John Oliver Explains Why Net Neutrality Is in Trouble Under Trump

John Oliver
“It seems that the Trump era will basically CTL-Z everything that happened on Obama’s watch,"John Oliver says in reference to President Donald Trump's stance on net neutrality. Last Week Tonight

Updated | One of the first John Oliver segments to gain national attention came in 2014, when he called for viewers to flood the FCC's website with comments opposing net neutrality restrictions. The next day, that site crashed due to "technical difficulties with our comment system." It was the first of many instances in which Oliver would spur grassroots activism among his viewers, whether it be through pushing a hashtag or flat-out soliciting donations to worthwhile organizations. On Sunday night, Oliver ran back his initial call to action by once again encouraging viewers to visit the FCC's website and make their voices heard. This is because, once again, net neutrality is in trouble.

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Two years after Oliver shut down the FCC's website, the U.S. Court of Appeals upheld new net neutrality rules supported by President Barack Obama. "Today's ruling is a victory for the open, fair, and free Internet as we know it today—one that remains open to innovation and economic growth, without service providers serving as paid gatekeepers," the Obama administration said in a statement.

Now that Donald Trump is in office, however, that "open, fair and free internet" is in jeopardy. His administration in April announced plans to roll back Obama-era net neutrality protections. The man who did the announcing was Ajit Pai, a former lawyer for Verizon whom Trump appointed as chairman of the FCC.

"For decades before 2015, we had a free and open Internet," Pai said in April. "Indeed, the free and open internet developed and flourished under light-touch regulation. We were not living in some digital dystopia before the partisan imposition of a massive plan hatched in Washington saved all of us." (An explanation of what all this means is below.)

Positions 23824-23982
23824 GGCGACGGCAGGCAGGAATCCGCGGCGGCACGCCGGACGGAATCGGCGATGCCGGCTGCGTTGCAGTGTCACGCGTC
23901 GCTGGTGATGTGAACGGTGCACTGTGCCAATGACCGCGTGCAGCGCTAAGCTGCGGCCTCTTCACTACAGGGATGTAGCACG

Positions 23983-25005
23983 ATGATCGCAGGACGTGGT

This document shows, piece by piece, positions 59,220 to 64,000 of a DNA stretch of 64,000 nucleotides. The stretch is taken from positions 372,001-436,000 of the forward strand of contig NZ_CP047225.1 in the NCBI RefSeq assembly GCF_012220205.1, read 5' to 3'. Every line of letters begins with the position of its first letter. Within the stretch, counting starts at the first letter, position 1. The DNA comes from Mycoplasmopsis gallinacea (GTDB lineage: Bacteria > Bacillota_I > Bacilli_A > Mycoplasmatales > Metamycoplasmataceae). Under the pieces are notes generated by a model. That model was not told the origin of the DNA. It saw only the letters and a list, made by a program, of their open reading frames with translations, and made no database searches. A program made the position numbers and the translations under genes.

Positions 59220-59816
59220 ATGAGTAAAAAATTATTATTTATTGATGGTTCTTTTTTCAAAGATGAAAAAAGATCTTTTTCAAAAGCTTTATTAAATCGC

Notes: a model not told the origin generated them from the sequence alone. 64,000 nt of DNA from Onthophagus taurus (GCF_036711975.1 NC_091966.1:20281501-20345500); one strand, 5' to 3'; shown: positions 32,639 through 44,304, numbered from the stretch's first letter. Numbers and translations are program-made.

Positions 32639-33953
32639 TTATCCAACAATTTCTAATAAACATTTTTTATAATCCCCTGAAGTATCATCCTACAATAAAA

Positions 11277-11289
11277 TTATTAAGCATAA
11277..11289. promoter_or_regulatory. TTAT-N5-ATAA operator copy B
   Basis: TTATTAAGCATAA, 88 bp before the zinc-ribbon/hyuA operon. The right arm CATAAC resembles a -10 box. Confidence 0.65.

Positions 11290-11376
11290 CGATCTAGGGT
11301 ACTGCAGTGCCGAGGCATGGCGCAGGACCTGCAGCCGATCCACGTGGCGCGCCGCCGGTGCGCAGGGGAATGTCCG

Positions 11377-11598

Net neutrality is the idea that internet service providers (ISPs) should not be able to obstruct the flow of information online. For example, as one reporter proposed to Pai in 2017, if Comcast decided to produce a streaming TV show, net neutrality regulations are what prevent it from slowing down a user's connection to Netflix, which would give Comcast an unfair advantage. As Oliver says, "It is the principle that internet service providers should not be able to engage in any sort of fuckery that limits or manipulates the choices you make online."

What Pai means by pointing out that the internet "flourished under light-touch regulation" is that this type of thing never really happened, so there's no reason to institute regulations against it. Unfortunately for Pai, it has happened. As Oliver points out, Verizon, AT&T and T-Mobile in 2013 blocked Google Wallet on their phones in an effort to push their own payment app, which is precisely the type of "fuckery" net neutrality regulations would restrict.

Another falsehood Pai has put forth as a reason to ax net neutrality regulations is that they mean less investment in infrastructure. But as Oliver notes, "infrastructure investment is harder to measure than you may think, and Pai's numbers are in dispute."

According to a recent TechCrunch article highlighted by Oliver, "several companies are on the record saying their business has been largely unaffected" by heightened regulation. In 2014, Verizon Executive VP and CFO Francis J. Shammo told investors that it "does not influence the way we invest" and that the company would "continue to invest in our networks and in our platforms."

Regardless, Pai is indeed the chairman of the FCC, and he did formally propose to end net neutrality regulation. The FCC has invited comment on its website, and just as Oliver did in 2013, he is once again calling on viewers to flood the site with their displeasure. Filing a complaint is a little more complicated this time around, but Oliver is here to walk you through the process. Fast-forward the video to 15:40 to find out how.

Just as it did when he directed viewers to it in 2014, the FCC's website crashed Sunday night following Oliver's latest call for viewers to express their opposition to axing regulations meant to ensure net neutrality. As he explained in the segment, Oliver bought the URL, which redirects to a page allowing people to comment on the proposal. As of Monday afternoon, the site is back up and running. Comment away.

This post has been updated with information about the FCC website.